1. Business Ideas
  2. Business Plans
  3. Startup Basics
  4. Startup Funding
  5. Franchising
  6. Success Stories
  7. Entrepreneurs
  1. Sales & Marketing
  2. Finances
  3. Your Team
  4. Technology
  5. Social Media
  6. Security
  1. Get the Job
  2. Get Ahead
  3. Office Life
  4. Work-Life Balance
  5. Home Office
  1. Leadership
  2. Women in Business
  3. Managing
  4. Strategy
  5. Personal Growth
  1. HR Solutions
  2. Financial Solutions
  3. Marketing Solutions
  4. Security Solutions
  5. Retail Solutions
  6. SMB Solutions
Product and service reviews are conducted independently by our editorial team, but we sometimes make money when you click on links. Learn more.

Laid-Off Workers to Former Bosses: No Hard Feelings

Laid-Off Workers to Former Bosses: No Hard Feelings Credit: Hire me art image via Shutterstock

A big group of laid-off workers have a message for their formers employers: No hard feelings.

A new study from Temple University found that 45 percent of layoff victims surveyed would go back to work for the employer that let them go.

The study's sample included a wide range of unemployment lengths, with 65 percent of those surveyed out of work for at least 27 weeks, the U.S. Department of Labor’s definition of long-term unemployment. Another 23 percent of those included in the study were unemployed for more than two years.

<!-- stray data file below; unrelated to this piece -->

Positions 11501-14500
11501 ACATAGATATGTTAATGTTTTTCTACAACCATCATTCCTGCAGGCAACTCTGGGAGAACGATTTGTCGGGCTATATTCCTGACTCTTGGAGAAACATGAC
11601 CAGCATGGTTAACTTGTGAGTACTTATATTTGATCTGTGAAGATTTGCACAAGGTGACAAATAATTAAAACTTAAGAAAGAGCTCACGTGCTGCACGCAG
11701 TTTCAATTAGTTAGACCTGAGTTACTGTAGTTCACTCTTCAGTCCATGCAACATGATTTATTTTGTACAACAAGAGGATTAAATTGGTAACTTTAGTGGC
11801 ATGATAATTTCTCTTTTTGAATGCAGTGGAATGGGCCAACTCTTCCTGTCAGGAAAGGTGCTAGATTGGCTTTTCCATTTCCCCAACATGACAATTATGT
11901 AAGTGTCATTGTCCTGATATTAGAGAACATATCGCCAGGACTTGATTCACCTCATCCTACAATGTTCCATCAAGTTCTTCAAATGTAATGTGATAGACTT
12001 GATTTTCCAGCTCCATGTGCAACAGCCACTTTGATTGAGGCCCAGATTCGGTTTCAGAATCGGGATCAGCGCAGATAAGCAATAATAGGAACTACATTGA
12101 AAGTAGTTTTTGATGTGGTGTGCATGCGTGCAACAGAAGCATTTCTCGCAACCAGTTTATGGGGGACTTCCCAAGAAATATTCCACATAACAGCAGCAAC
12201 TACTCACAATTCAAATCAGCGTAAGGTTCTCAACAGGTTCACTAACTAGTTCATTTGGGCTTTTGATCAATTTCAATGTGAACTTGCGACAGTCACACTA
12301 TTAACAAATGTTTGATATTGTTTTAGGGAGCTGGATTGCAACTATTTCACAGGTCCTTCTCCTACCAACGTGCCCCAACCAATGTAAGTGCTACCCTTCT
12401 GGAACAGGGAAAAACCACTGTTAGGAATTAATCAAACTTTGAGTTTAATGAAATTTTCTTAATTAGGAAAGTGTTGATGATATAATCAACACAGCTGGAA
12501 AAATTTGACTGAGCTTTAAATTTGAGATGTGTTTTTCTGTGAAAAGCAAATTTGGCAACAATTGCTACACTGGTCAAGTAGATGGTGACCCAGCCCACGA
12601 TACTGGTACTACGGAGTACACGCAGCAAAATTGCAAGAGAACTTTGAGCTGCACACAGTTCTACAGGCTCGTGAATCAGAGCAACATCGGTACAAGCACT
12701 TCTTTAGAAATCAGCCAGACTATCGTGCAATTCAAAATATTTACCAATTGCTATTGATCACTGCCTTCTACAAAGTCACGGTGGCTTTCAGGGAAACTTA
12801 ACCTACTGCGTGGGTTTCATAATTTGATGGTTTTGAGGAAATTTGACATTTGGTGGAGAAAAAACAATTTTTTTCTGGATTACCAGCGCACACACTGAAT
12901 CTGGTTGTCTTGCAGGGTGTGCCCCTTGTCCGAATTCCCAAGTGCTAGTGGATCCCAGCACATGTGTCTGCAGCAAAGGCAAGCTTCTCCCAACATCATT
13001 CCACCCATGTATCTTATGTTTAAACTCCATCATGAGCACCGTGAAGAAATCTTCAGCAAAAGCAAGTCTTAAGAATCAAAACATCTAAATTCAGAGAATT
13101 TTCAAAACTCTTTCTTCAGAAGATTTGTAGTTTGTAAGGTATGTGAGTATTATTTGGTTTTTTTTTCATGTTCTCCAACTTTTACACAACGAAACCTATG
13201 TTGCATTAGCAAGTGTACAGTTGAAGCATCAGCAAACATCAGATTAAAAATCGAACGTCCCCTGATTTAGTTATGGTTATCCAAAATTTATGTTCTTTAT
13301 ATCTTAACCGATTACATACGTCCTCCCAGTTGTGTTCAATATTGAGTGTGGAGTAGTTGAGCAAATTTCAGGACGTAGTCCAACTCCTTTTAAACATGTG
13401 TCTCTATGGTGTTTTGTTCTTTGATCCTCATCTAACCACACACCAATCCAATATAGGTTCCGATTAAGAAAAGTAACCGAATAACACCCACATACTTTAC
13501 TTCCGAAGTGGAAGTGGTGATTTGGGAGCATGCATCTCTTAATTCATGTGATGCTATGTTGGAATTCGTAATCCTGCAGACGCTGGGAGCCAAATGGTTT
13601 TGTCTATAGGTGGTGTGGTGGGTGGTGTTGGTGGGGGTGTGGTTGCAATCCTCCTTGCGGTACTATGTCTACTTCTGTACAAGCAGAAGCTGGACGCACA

Tony Petrucci, an assistant professor at Temple and managing partner at Gravitas LLC, an executive and board search firm, said layoff victims are willing to return to their employer because many are in a state of desperation.

"They're in a severe hardship," Petrucci said. "People are saying, 'I may not like this employer because of how they handled my layoff. I’m angry, but I would consider going back to work with them.'"

Researchers say the study emphasizes the importance of fair and transparent layoff decisions, since the treatment of downsized employees can impact layoff survivors, company reputation and the ability to attract candidates during an economic recovery.

Employers have a vested practical interest in ensuring that the process of deciding who goes and who doesn’t is perceived as fair, especially in today's digital age that provides scorned employees with forums to publicly vent their frustrations and negative sentiments, the researchers said.

"How employers treat employees through layoffs is always important and will become even more so when the economy fully rebounds and it’s an employees' market again," said Gary J. Blau, the study's lead author and a human resource management professor at Temple.

Those who remain at a company can also be affected by stories of mistreatment from layoff victims, the study found.

Remaining employees with lower trust, motivation and commitment "would be more likely to give a negative or discouraging employer endorsement/referral to prospective applicants," the authors wrote.

The study, “Effects of Layoff Victims’ Justice Reactions and Emotional Responses on Attitudes Toward Their Previous Employer,” appears online in the journal Career Development International.

Follow Chad Brooks on Twitter @cbrooks76 or BusinessNewsDaily @BNDarticles. We're also on Facebook & Google+.

Chad Brooks

Chad Brooks is a Chicago-based freelance writer who has nearly 15 years experience in the media business. A graduate of Indiana University, he spent nearly a decade as a staff reporter for the Daily Herald in suburban Chicago, covering a wide array of topics including, local and state government, crime, the legal system and education. Following his years at the newspaper Chad worked in public relations, helping promote small businesses throughout the U.S. Follow him on Twitter.